08 Nov2012

There is something extremely satisfying about making an ingredient from scratch. Particularly an ingredient that I would most likely buy at a grocery, looking incredibly pure and “manufactured”. Arrowroot starch is sought after as a nice clear thickener for sauces and as an ingredient in those classic tongue-drying local cookies called uraro.

My post several weeks ago about some arrowroot, less than a kilo’s worth, that Gejo dropped off with my veggie/herb delivery, was the trigger for this experiment. I looked up how to make arrowroot starch on the internet and it looked simple enough, so I peeled off the outer “scales” of the root and washed it thoroughly. It was a creamy fibrous looking rootcrop…

Peeled, this looked like a reasonable amount to me, perhaps enough to make a cup or more of starch… or so I thought incorrectly. :)

Smash the arrowroot with a meat pounder…

…place it in a strainer and submerge in water. Agitate the strainer, and the starch, which is curiously NOT water soluble, makes the water cloudy and frankly, a rather deathly grey. Let the water sit for a while and the starch sinks to the bottom.

In the glass measuring cup on the left, the starch after say 10-15 minutes of settling. The measuring cup on the right, freshly soaked arrowroot.

Carefully pour off the greyish water and voila! at the bottom of the glass is a thick film of arrowroot starch!

Place all of the wet starch on a plate and lay it out in the sun to dry…

…and it yielded just three tablsepoons of dried starch! I know, I know, you would think this jar contained drugs of some sort, but the incredibly white starch is pure and natural. :)

Oh, I did keep one root and boiled it in water and had it with some sugar as suggested by some readers, but it didn’t make a lasting impression. :) I think the starch will be appreciated more… :)

 

COMMENTS:

  1. ConnieC says:

    What will you do with the precious few tablespoons of starch? Not enough for cookies ( I so love them) but would make a nice thickener.

    And since I am the first to post ,here’s what greeted me on my desktop screen this morning ,especially for you and all you James Bond enthusiasts:

    http://movies.yahoo.com/blogs/movie-talk/skyfall-seven-film-facts-213235500.html?page=2

    Nov 8, 2012 | 6:05 pm

     
  2. EbbaBlue says:

    My mom used to make this too, except we stone grind the arrowroot. We keep them in bottles for future use of dish thickeners, and….”pang-almirol” ng aming uniforms.

    Nov 9, 2012 | 12:41 am

     
  3. Footloose says:

    Simca (Simone Beck), Julia Child’s partner and one of my favorite cooks, prescribed arrowroot starch as thickener for her recipes but in Toronto in the seventies they sold them in tiny glass jars like the ones they used for saffron so I just used potato starch instead. Nowadays, if one really wants a reliable thickener that does not go watery even after freezing, one just uses modified cornstarch sold as Quick-Jell at practically the same cost as any other cooking starch.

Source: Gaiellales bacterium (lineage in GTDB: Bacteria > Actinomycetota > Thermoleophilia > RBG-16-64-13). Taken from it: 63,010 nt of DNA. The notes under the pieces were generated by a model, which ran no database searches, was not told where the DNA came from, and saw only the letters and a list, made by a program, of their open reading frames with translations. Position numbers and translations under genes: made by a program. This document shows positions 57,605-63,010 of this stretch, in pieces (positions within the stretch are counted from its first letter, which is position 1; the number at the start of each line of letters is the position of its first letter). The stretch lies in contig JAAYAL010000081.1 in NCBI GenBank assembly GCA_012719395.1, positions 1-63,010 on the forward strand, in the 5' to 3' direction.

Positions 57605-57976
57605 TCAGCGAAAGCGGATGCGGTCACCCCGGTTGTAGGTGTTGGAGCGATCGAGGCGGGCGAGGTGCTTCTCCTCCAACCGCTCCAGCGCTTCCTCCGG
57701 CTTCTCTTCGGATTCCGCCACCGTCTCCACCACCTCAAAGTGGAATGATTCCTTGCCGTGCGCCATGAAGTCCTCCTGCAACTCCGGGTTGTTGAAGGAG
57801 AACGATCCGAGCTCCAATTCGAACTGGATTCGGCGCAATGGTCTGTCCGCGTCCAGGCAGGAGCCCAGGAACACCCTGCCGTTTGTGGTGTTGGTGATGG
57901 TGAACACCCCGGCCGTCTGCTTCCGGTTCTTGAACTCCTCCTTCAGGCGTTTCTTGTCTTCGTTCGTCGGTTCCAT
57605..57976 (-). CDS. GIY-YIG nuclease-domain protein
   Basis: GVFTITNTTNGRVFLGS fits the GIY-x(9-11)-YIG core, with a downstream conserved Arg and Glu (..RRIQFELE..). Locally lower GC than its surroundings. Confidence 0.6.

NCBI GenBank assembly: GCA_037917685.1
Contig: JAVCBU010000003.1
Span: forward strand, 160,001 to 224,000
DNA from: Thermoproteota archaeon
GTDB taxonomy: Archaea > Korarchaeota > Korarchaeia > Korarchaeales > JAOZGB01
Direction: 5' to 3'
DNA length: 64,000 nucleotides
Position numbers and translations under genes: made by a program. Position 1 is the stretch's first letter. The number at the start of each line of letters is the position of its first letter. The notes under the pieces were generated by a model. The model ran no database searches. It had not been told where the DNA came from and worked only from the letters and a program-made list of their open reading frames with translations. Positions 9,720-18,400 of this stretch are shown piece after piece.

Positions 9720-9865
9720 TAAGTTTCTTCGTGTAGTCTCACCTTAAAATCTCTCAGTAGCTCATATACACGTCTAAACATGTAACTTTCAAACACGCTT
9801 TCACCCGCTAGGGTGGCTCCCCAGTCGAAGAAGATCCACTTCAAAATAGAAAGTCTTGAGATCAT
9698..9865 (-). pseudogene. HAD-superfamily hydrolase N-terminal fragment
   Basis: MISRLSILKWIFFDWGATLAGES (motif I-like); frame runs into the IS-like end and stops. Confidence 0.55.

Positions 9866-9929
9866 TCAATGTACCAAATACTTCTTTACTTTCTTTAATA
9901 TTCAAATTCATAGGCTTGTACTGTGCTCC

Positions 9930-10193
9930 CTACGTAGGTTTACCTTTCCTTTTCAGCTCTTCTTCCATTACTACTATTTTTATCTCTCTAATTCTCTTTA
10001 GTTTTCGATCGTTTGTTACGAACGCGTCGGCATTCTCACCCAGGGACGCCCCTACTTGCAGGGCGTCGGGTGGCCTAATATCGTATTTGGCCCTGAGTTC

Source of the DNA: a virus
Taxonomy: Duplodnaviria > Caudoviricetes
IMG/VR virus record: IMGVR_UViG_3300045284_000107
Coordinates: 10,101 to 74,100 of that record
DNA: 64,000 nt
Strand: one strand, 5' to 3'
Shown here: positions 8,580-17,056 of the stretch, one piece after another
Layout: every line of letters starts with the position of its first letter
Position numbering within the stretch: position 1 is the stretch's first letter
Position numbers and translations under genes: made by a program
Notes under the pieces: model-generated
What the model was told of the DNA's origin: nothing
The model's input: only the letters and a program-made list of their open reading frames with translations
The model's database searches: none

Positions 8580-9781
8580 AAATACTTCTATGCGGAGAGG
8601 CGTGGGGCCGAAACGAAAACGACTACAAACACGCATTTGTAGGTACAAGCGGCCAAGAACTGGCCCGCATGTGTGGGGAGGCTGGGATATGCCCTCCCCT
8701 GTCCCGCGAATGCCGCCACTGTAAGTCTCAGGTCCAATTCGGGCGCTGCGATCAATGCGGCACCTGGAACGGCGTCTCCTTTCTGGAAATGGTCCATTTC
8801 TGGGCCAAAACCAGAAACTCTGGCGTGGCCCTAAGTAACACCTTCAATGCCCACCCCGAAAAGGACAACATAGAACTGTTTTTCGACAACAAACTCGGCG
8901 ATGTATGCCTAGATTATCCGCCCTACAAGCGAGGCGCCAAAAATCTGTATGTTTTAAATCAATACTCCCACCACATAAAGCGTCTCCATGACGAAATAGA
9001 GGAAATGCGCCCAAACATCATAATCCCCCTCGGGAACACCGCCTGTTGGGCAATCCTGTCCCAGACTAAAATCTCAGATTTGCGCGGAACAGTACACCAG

Nov 9, 2012 | 12:56 am

     
  4. Papa Ethan says:

    I can only imagine the volume of roots that are used in the uraro biscuit cottage industry in the provinces. Are the plants also called uraro? I wonder how they look like.

    Nov 9, 2012 | 7:18 am

     
  5. Khew says:

    There seems to be some confusion on google between arrowhead( makes wonderful crisps! ) and arrowroot.

    Nov 9, 2012 | 8:56 am

     
  6. ykmd says:

    That color transformation is remarkable!
    I loved those uraro cookies growing up, but tongue-drying is right! Even with Coke my tongue would still stick to the roof of my mouth :)

    Nov 9, 2012 | 10:03 am

     
  7. Sleepless in Seattle says:

    This brings back childhood memories,we do have a lot of arrowroot planted around our fencing, sometimes we pulled out the tubers to boil like camote, yes they have bland taste..i always assume that my mom plant them as garden foliage.

    Nov 9, 2012 | 2:45 pm

     
  8. meekerz says:

    What do you do with the smashed ‘meat’ afterwards? Is it still usable/edible?

    Nov 9, 2012 | 3:35 pm

     
  9. Tracy says:

    Back in Jane Austen’s time, arrowroot was rather expensive and was used medicinally. In the novel ‘Emma’, Emma gives Jane Fairfax a bottle when Jane was sick and also to make amends for something mean-spirited Emma said. A little gastro-literary trivia :)

    Nov 10, 2012 | 6:23 pm

     
  10. Robksa says:

    so this is how they make this. i buy my arrowroot powder in divisoria because to me its the best sauce thickener. thanks for sharing MM!

    Nov 11, 2012 | 1:12 am

     
  11. datingpulubi says:

    During our elementary years my mother used to grow them in our fences in the
    province. The last time I took a vacation the tubers were all gone. I wonder where to buy here in Manila a few plants, tubers to propagate. The boiled roots are delicious with grated young coconut and some sugar.

    Nov 12, 2012 | 5:07 pm

     
  12. Tina says:

    I have been looking for Uraro/Arrowroot Flour/Powder.
    Can you please share the name of the store in divisoria where I can buy it?
    I haven’t been to divi so I am clueless where to start looking. I have been calling supermarkets but in vain I found none. Thanks in advance :)

    Jul 7, 2013 | 5:59 pm

     
  13. tinalina says:

    Use arrowroot flour/powder in Paleo Bread. Here is a good homemade recipe:

    http://livinghealthywithchocolate.com/desserts/paleo-bread-recipe-1739/

    Nov 4, 2013 | 10:24 am

     
  14. Rica Manalo says:

    Where to buy this uraro flour?

    Mar 2, 2014 | 11:11 pm

     
  15. bhing says:

    where can i buy arrow root flour/starch? I love to use it in making cookies. please help

    Jun 6, 2014 | 3:11 pm

     

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